Occasionally a nursing mom will be vegetarian. Most vegetarian diets include animal protein and present no special problems in relation to breastfeeding. However, it is important to understand what foods she does eat, in order to assure proper nutrition.
- Semi-vegetarians avoid red meat but eat poultry, fish, milk products and eggs.
- Ovo-lacto-vegetarians avoid all flesh foods (red meat, fish and poultry), but eat milk products and eggs.
- Lacto-vegetarians avoid flesh foods and milk products, but eat eggs.
All of these diets include animal protein.
Diets that allow no animal protein, such as the vegan and microbiotic diets, are especially at risk of a B12 deficiency. This deficiency is often not shown in moms, but baby presents with symptoms of loss of appetite, regression in motor development, muscle atrophy, vomiting, and blood abnormalities. A B12 supplement of four mg per day will restore the level, as will adding fermented soybean foods or brewer’s yeast to her diet.
Vegetarian moms who do not consume milk or dairy products should be watchful of getting enough calcium. Mothers with low calcium levels are not affecting the calcium in their breast milk, but rather in themselves. Excellent sources of calcium include tofu, sesame seeds, spinach, broccoli, bok choy, almonds, Brazil nuts, blackstrap molasses, and of course, calcium supplements. These help obtain the needed 1,600 mg per day for nursing moms. Vitamin D deficiency, which can correspond with low calcium intake, will be easily corrected with just a few minutes of sunlight each day.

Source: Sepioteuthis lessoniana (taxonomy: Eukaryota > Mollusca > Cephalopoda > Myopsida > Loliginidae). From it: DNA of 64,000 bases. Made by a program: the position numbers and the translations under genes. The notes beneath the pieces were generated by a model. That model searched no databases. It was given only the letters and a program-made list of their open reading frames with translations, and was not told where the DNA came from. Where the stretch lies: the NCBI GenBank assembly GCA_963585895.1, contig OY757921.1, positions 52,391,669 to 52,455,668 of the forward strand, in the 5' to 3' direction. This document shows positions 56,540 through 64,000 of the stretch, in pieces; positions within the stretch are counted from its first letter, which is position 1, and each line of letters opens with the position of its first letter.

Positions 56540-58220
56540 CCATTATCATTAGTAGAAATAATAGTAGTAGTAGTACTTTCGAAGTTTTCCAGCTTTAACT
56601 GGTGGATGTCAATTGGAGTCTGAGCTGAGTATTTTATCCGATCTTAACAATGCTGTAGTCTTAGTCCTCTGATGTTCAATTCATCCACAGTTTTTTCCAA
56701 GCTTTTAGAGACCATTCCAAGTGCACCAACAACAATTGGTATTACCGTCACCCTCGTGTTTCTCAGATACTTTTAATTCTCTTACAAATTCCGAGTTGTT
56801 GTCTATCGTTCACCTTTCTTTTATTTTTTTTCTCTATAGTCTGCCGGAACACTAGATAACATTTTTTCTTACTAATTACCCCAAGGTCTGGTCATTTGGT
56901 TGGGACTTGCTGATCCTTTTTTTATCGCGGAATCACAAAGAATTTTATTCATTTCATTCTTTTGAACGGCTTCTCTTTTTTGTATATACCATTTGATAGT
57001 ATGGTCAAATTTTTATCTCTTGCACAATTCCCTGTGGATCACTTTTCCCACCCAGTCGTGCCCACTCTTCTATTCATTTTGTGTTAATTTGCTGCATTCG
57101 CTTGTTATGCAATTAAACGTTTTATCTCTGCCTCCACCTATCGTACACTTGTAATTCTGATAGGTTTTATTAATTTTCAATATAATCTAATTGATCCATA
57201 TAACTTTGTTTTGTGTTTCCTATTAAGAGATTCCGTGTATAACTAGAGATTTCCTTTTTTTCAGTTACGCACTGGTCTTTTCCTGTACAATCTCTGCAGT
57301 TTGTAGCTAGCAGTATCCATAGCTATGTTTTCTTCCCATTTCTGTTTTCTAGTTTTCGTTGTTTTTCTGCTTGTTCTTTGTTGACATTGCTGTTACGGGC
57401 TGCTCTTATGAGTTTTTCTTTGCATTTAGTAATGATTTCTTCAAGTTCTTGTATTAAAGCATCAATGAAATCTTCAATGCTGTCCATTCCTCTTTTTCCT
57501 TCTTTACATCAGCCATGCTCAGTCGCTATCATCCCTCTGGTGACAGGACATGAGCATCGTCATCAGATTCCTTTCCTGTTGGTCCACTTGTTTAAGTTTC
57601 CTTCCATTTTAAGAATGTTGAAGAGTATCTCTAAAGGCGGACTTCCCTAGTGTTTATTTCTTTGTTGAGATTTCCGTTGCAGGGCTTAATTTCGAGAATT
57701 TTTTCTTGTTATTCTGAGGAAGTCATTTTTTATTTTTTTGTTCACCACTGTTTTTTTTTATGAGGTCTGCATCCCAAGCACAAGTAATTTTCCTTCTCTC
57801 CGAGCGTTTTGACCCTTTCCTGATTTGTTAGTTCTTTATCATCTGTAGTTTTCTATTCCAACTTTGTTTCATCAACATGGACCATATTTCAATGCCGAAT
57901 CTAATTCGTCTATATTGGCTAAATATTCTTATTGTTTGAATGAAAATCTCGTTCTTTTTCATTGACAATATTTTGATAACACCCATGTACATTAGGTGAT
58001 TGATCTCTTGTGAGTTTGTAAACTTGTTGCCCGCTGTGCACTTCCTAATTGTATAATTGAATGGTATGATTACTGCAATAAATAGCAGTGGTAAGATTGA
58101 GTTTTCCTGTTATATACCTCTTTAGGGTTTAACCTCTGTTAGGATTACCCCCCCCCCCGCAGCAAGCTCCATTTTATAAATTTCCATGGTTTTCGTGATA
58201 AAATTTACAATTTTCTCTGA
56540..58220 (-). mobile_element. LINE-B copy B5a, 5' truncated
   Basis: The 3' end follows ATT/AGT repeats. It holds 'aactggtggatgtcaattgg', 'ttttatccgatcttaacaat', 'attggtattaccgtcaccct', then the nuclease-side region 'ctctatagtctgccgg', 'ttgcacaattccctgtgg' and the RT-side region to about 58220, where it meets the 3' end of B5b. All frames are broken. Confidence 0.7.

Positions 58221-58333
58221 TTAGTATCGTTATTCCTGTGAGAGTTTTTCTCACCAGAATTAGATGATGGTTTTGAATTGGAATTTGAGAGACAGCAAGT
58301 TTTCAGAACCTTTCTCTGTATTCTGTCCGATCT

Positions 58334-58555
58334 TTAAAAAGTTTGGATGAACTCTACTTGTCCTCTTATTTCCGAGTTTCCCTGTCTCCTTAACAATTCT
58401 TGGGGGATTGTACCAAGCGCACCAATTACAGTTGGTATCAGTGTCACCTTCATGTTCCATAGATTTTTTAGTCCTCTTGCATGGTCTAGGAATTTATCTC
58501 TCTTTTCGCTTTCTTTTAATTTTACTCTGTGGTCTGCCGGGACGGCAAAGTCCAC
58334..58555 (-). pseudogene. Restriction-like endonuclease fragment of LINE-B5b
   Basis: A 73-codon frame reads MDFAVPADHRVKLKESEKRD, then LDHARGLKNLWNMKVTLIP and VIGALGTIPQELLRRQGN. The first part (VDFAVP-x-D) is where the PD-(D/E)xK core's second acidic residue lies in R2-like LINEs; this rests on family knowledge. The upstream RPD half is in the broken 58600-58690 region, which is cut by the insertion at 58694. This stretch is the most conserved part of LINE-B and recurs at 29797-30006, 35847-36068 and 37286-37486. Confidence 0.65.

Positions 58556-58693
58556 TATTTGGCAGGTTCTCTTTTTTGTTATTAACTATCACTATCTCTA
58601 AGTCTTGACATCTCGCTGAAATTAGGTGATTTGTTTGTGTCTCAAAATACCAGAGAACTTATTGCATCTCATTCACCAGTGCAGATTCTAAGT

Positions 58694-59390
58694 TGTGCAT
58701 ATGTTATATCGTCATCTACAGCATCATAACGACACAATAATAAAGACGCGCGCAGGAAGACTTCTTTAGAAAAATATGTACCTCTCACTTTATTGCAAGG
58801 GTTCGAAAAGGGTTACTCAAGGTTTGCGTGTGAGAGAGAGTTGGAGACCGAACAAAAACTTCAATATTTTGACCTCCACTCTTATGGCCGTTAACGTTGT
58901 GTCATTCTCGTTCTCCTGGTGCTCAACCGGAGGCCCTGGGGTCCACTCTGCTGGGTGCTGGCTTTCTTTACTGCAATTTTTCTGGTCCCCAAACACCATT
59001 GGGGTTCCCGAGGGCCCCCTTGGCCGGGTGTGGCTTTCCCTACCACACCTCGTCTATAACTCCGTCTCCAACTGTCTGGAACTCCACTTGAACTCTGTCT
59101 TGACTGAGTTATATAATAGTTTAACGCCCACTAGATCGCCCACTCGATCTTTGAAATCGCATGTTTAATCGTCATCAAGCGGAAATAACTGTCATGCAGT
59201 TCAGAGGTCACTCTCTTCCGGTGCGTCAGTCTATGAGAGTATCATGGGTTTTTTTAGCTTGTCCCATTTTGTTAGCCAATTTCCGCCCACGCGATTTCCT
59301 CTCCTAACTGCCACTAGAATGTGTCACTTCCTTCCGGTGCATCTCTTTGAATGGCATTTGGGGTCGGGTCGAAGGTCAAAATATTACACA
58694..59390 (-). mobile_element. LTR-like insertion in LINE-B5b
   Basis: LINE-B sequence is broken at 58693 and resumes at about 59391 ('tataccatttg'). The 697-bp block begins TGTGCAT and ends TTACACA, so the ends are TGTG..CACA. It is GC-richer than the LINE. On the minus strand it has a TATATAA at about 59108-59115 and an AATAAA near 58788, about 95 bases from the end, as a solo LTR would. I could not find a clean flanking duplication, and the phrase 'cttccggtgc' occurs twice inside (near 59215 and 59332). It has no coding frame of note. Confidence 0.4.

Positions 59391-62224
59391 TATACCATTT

An additional note: research has found the milk of vegetarian mothers to be lower in environmental contaminants, such as PCBs, than the milk of other mothers. Environmental contaminants are stored primarily in fat, and vegetarian diets tend to be lower in fat than diets that include more animal products.